- Bus rendezvous Theaterplatz and ZOB Coburg
- The central transfer stop has been Theaterplatz since December 2007 . The rendezvous stop , which has also received a dynamic passenger information system , is designed for eleven buses and is only served by SÜC lines. In autumn 2009, after a two-year construction period, the central bus station (ZOB) was opened at the station with twelve stopping places and three waiting places. The buses of Omnibusverkehr Franken GmbH , OVG Sonneberg and SÜC stop there .
In the past, rail transport was more important. From 1858 to 1945 there was a continuous east-west connection across the Thuringian border with the Werra Railway from Coburg via Meiningen to Eisenach with 15 train connections per day in 1939. In 1892 a branch line to Bad Rodach was opened. In addition, there was a branch line to Rossach from 1900 to 1984 with the Itzgrundbahn and from 1901 to 1945 the continuous Steinachtalbahn via Ebersdorf - Sonnefeld - Fürth am Berg (until 1975) to Neustadt bei Coburg .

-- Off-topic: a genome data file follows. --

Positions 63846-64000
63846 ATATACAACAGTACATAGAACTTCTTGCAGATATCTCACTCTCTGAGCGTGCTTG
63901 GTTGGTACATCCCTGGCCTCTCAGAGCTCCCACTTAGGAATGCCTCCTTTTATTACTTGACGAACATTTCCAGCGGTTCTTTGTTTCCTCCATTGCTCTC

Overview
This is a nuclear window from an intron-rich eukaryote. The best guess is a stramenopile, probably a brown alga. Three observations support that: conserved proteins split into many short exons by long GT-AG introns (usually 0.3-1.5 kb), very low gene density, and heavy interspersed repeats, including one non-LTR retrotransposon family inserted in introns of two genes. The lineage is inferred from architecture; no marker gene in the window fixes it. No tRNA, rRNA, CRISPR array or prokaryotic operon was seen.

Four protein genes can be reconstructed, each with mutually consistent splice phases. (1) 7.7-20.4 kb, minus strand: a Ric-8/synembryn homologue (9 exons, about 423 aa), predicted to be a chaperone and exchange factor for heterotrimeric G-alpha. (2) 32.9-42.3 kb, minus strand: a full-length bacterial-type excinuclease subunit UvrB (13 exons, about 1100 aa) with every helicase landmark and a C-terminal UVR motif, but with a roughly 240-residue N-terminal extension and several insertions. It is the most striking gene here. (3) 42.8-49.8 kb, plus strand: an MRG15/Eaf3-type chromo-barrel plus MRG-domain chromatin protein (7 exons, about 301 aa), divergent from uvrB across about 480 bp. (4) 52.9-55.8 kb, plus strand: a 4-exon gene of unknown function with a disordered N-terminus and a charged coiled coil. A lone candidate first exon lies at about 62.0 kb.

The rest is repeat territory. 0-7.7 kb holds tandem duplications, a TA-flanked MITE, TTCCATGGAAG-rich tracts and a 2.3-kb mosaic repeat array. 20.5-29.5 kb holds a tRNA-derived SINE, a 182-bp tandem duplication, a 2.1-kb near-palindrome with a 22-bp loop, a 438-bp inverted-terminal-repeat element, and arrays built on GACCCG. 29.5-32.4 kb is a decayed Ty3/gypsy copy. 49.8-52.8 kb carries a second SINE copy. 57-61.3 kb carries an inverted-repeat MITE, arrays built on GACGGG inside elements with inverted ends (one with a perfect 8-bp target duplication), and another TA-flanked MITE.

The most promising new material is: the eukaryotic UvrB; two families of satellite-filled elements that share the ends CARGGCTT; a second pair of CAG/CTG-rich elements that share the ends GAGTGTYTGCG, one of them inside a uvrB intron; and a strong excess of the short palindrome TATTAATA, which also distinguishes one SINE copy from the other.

Regional express trains operate on the section of the Werra Railway to Lichtenfels and travel via Bamberg to Nuremberg . The route is served every two hours by the Franken-Thüringen-Express and every hour by the private railway Agilis . The route to Sonneberg, which was reopened in 1991, runs the Franken-Thuringia Express every hour . In addition, Agilis runs to Bad Rodach every hour.
There is a connection to the new Nuremberg – Erfurt line via a connecting curve . Since December 2019, a total of four pairs of ICE trains on the Berlin – Munich line have been stopping in Coburg from Monday to Friday - morning, afternoon and evening . At the weekend there are sometimes no morning trains. The closest ICE system stop is in Bamberg.
The city center is largely a pedestrian zone . For inner-city traffic there are the municipal car parks Mauer, Post, Albertsplatz and Zinkenwehr close to the center as well as, if no events take place there, the large Anger car park and some smaller parking spaces. There are hardly any bike paths in Coburg.